Transformative…but for good or ill? Corporate philanthropy in India in the era of mandatory CSR

Andrew Milner

Over the last five years, Indian corporate philanthropy has been transformed by the introduction of mandatory CSR contributions for companies over a certain size, so much so that, to all intents and purposes, the one is practically identified with the other. Companies are evolving from a traditional cheque giving approach to more strategic and longer term engagements. CSR advisory organisation, Samhita, sees this as an evolution where the law is facilitating the shift from philanthropy to responsibility. But what has been the effect of this sudden surge of corporate funding for the social sector and what are the implications, good and bad, for the country’s development?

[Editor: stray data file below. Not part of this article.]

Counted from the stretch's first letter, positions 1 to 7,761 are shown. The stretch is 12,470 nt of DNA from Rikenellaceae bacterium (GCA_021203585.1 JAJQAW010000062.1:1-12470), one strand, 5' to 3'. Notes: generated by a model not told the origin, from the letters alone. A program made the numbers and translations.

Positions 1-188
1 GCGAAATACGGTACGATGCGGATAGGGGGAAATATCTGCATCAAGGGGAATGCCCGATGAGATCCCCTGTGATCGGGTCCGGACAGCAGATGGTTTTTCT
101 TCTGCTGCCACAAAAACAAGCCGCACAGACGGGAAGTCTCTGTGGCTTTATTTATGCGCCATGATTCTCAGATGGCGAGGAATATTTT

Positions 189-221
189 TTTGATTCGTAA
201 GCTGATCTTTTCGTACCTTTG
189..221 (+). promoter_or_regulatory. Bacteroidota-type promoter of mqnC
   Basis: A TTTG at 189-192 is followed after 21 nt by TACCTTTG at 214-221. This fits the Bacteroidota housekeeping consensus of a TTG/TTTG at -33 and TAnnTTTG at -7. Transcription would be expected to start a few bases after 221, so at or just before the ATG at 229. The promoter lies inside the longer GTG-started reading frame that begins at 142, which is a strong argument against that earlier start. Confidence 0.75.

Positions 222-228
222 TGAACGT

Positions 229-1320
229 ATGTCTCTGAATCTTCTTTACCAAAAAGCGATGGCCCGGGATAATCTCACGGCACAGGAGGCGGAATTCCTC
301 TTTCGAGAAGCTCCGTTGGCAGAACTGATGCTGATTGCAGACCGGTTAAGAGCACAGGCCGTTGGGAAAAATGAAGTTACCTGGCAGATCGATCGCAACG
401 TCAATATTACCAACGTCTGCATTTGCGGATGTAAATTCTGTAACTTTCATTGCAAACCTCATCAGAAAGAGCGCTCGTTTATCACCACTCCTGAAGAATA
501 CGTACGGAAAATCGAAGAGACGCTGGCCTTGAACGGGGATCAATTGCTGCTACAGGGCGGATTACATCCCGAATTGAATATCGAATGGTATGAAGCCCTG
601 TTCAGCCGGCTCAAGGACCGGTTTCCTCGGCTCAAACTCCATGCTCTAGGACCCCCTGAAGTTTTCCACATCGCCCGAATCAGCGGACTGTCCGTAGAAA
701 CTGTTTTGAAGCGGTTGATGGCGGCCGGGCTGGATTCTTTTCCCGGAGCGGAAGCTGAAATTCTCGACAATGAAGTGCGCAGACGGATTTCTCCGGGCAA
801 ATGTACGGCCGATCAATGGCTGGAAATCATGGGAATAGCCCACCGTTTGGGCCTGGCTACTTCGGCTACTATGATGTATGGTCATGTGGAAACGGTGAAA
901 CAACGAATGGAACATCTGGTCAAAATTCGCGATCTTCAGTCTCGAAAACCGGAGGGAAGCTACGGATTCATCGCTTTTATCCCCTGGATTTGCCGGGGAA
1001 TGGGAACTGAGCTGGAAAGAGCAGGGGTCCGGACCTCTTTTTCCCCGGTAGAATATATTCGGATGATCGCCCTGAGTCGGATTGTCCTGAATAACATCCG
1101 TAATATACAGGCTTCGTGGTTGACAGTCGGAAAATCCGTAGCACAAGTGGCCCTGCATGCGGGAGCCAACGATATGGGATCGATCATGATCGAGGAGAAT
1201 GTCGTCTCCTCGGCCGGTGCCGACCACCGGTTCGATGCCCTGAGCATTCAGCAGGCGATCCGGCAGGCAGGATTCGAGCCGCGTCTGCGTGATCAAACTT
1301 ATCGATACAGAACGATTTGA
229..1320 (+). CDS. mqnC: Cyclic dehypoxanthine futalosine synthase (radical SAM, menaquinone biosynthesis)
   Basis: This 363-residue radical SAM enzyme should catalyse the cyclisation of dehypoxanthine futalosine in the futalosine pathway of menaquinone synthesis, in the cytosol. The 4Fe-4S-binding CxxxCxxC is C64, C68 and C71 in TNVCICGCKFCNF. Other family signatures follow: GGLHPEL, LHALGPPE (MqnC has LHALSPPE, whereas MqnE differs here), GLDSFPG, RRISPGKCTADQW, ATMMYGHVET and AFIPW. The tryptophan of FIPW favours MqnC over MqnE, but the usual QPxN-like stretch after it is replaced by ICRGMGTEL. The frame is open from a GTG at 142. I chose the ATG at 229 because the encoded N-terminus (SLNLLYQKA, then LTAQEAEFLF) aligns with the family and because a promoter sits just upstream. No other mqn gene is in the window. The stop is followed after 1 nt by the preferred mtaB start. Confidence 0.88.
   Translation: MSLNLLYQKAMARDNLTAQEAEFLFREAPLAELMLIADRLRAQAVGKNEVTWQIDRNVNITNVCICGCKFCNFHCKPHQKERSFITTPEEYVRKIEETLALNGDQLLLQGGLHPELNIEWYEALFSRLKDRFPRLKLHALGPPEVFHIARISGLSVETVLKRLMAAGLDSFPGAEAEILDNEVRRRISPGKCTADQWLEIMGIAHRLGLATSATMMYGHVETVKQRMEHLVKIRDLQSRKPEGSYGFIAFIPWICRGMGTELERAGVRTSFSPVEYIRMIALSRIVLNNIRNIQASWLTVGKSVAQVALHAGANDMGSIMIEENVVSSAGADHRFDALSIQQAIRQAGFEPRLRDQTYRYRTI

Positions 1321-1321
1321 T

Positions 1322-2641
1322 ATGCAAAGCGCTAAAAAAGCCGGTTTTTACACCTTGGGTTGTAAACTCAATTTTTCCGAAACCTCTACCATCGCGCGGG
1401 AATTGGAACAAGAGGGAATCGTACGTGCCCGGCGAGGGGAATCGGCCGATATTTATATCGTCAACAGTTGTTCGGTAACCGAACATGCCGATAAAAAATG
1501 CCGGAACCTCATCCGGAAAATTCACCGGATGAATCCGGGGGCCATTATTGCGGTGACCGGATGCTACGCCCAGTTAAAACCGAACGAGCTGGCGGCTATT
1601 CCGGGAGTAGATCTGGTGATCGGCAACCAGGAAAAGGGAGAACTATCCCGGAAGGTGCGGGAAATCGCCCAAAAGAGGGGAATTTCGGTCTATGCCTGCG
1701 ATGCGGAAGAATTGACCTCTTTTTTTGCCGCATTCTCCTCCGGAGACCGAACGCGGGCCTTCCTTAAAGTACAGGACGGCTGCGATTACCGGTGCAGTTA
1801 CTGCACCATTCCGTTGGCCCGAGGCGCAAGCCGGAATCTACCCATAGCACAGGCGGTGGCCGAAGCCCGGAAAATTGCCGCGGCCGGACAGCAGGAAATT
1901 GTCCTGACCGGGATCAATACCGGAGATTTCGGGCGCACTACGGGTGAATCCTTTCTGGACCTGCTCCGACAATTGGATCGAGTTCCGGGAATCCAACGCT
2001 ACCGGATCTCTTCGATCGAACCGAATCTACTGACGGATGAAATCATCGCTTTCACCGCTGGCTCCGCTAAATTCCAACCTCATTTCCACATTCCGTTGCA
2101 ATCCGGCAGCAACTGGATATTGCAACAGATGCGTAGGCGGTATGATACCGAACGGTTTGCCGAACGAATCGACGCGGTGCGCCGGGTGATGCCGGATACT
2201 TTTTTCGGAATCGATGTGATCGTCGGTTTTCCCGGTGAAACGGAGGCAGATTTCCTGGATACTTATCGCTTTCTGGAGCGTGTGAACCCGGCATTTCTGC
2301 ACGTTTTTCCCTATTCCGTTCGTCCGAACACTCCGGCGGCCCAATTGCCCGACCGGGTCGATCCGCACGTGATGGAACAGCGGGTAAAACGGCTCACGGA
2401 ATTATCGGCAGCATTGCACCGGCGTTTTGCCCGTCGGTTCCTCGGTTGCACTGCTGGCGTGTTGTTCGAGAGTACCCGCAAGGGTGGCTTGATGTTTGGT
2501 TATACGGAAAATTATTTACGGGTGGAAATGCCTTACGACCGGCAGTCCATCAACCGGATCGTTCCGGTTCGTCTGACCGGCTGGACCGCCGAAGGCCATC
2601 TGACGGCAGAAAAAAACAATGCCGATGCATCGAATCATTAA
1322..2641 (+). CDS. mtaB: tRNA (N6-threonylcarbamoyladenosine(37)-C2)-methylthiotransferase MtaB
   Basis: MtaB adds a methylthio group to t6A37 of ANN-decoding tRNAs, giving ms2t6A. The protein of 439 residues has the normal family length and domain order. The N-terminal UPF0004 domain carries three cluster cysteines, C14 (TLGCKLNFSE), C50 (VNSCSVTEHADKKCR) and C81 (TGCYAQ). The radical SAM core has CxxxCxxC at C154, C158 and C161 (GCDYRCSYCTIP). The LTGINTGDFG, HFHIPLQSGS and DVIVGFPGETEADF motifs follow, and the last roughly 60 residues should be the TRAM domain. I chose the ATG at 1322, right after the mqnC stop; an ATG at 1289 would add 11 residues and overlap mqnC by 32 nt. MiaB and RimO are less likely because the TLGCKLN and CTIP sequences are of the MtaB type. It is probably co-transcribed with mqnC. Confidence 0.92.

Roughly $1.2 billionm was spent on CSR in the financial year 2017-18

How much, where from and where to?

The 369 companies surveyed in a 2018 study by NGOBox spent INR Cr 8875.93 (roughly $1.2 billion)[1] on CSR in the financial year 2017-18. Over a third went on education and skill development projects, over a quarter on healthcare and WASH projects. Samhita’s 2016 research suggests this picture has been fairly consistent since the introduction of the Act. Transforming India notes education, health and rural development as the top three areas of expenditure.

 
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